Tag Archives: telescopes

blog post 06

In 2019, researchers captured the first image of a black hole. They were able to do this by having all the major radio telescopes on Earth act together to simulate a radio telescope that was the size of Earth. Before this, we could only see indirect evidence of the existence of black holes. This particular […] Continue reading

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How Astronomy may harm Life on Earth

A new study by Nature Astronomy has tapped an estimate for the greenhouse gas emissions of the astronomy industry. Unfortunately, despite the fact that the global astronomy industry is much smaller than many other industries, its emissions are strikingly large. The number estimated by this study is a staggering 20 million tonnes of CO2 annually. […] Continue reading

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The Hubble Telescope and Spectroscopy

When many people think about the Hubble Telescope, they tend to think of some of the most spectacular photos that it has captured over its five missions (with an example displayed in Figure 2). However, some people may fail to recognize the importance of the spectrographs that the Hubble Telescope produced and the valuable information […] Continue reading

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The James Webb Space Telescope (Post 2)

The Hubble Space Telescope has been a staple in the NASA space program since its launch in 1990. It has led to monumental discoveries and pictures such as the famous Hubble Deep Field; however, 30 years later, technology has evolved tremendously and so, NASA has launched a new telescope aimed at succeeding it. Planning of […] Continue reading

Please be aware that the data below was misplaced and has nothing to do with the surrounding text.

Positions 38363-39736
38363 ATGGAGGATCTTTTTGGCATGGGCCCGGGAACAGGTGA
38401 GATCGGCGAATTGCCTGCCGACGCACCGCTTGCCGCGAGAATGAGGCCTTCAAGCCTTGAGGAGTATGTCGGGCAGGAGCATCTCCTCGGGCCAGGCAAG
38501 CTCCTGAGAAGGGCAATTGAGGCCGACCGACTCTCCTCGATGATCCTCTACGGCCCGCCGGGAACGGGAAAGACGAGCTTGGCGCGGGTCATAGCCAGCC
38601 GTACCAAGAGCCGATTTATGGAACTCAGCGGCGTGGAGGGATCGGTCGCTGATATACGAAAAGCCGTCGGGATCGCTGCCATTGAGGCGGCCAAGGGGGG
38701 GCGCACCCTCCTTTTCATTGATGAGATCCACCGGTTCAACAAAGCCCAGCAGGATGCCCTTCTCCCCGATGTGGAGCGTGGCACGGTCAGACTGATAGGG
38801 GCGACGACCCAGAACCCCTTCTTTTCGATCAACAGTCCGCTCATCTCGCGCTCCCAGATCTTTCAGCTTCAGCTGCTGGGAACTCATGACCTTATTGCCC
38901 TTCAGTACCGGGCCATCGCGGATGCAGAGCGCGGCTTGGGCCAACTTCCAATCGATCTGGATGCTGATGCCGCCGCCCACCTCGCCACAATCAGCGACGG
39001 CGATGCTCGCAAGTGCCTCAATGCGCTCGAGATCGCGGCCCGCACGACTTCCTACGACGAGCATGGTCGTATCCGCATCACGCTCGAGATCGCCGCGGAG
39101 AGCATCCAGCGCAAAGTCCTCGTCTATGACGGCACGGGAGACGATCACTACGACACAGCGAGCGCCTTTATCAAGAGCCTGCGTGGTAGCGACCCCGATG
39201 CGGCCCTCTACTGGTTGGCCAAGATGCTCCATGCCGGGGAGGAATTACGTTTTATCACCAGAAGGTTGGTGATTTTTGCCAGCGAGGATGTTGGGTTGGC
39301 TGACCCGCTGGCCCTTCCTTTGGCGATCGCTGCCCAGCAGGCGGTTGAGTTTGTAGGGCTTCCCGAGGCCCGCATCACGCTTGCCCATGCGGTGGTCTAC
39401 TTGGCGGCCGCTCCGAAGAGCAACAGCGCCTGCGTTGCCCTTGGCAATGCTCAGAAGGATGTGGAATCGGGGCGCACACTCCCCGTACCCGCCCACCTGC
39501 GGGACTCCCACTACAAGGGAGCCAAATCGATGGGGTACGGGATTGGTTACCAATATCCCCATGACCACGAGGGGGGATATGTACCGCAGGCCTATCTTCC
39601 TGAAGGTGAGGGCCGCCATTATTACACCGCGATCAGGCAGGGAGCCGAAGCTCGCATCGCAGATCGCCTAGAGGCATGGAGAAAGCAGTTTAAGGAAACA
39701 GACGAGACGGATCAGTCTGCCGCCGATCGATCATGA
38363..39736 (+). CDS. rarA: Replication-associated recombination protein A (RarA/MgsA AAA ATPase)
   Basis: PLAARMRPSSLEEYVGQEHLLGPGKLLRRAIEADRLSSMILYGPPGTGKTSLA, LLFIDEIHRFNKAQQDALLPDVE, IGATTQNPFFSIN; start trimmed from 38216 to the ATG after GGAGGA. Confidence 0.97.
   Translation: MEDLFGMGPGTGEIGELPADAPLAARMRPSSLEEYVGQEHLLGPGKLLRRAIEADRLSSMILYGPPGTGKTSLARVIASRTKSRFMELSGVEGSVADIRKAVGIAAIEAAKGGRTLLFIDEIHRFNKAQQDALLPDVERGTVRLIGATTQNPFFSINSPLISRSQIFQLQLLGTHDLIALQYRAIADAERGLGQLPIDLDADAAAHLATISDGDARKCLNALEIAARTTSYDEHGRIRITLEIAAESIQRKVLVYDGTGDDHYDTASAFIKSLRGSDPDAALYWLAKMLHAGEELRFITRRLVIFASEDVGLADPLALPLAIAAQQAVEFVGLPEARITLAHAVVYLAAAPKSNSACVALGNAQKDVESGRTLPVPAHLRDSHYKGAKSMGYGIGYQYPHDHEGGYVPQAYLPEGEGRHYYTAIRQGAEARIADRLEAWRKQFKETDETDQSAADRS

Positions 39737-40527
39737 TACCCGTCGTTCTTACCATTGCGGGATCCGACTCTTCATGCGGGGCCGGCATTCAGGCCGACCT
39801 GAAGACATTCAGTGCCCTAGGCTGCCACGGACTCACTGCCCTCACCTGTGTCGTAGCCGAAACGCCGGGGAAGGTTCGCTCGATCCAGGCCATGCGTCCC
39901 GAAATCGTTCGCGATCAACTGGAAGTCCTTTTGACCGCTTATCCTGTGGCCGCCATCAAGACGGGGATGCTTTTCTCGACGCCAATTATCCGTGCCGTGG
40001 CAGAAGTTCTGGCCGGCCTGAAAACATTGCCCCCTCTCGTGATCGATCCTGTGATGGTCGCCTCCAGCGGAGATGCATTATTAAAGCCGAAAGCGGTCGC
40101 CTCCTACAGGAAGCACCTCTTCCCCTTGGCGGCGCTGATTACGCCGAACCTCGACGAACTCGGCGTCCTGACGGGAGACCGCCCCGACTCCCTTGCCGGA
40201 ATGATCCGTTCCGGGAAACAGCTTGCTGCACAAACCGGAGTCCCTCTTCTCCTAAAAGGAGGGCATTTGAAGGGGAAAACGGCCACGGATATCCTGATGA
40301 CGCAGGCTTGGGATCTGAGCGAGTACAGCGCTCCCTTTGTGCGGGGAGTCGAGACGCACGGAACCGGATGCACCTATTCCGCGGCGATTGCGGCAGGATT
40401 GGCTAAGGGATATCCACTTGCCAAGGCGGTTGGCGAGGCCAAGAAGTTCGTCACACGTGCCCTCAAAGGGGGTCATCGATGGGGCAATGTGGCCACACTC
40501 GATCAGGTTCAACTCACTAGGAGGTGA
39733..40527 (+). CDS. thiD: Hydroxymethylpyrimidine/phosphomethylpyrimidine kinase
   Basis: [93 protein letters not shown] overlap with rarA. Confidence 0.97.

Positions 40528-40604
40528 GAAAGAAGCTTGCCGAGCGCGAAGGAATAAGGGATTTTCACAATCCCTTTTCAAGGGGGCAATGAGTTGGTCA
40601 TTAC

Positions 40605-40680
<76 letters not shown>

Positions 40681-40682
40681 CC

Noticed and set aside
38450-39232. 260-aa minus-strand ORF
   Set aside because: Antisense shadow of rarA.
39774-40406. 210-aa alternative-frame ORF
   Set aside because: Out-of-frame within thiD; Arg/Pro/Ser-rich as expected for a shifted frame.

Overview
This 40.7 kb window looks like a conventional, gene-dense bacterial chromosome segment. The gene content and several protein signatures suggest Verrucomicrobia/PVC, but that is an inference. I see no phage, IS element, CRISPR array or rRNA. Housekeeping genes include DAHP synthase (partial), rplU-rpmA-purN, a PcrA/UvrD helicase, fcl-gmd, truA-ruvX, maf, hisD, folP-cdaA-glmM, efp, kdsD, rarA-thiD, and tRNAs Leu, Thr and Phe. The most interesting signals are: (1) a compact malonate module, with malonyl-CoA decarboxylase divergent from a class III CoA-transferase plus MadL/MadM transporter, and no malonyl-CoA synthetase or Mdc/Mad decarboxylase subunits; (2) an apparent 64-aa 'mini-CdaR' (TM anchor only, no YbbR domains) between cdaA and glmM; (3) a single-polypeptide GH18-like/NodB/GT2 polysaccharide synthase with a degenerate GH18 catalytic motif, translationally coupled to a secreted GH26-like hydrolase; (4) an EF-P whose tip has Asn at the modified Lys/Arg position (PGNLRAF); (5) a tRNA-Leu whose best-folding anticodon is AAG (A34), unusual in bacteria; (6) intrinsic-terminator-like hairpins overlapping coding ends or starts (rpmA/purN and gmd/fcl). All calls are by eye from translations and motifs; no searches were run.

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Galileo and the Telescope

Galileo and the telescope have become synonymous over the ages. It’s difficult to think of one without also considering the other. But it was not Galileo who invented the telescope– although he was one of a few who revolutionized its use for astronomy. The telescope’s origins can be traced back to English philosopher Roger BaconContinue reading “Galileo and the Telescope” Continue reading

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Culmination Reflection Post

After taking Astronomy 2110, not only has my perspective of our Solar System changed and widened, but also did my view on the universe as a whole. Perhaps one of the biggest eye-openers for me came near the beginning of the semester when we learned just how vast our Universe is as a whole. BeforeContinue reading “Culmination Reflection Post” Continue reading

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A home for future humans?

Size Comparison of Kepler 62e and 62f with Earth With the rate at which we are destroying our planet, we are likely to need a new Earth sometime in the future. Luckily for us, there are two potentially habitable planets that were discovered in the Kepler 62 System, called Kepler 62e and Kepler 62f. TheseContinue reading “A home for future humans?” Continue reading

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TESS: The Modern Exoplanet Finder

The Kepler mission marked a significant jump in exoplanet discovery when the space telescope was launched over 10 years ago. Since then, astronomers worked hard to research, develop, and design a more modern approach to discovering these distant and unknown planets. The solution was the Transiting Exoplanet Survey Satellite (TESS). TESS’s mission was to lookContinue reading “TESS: The Modern Exoplanet Finder” Continue reading

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History of Telescopes

While there were some objects artificially resembling telescopes in the ancient world, and even some used for sighting, the first modern telescope would have been the work of a Dutch glasses-maker named Hans Lippershey, in 1608. This is merely the first documented one though, as he was the person to file a patent, and theContinue reading “History of Telescopes” Continue reading

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The Thirty Meter Telescope

Currently, the largest single-aperture telescope in the world, the Gran Telescopio Canarias, spans 10.4 meters (about 32 feet). This telescope can see 500 million light-years deep into space, which was thought to be impossible out of a single, segmented reflecting telescope until it was built in 2006. While 10.4 meters is large, astronomers worldwide feltContinue reading “The Thirty Meter Telescope” Continue reading

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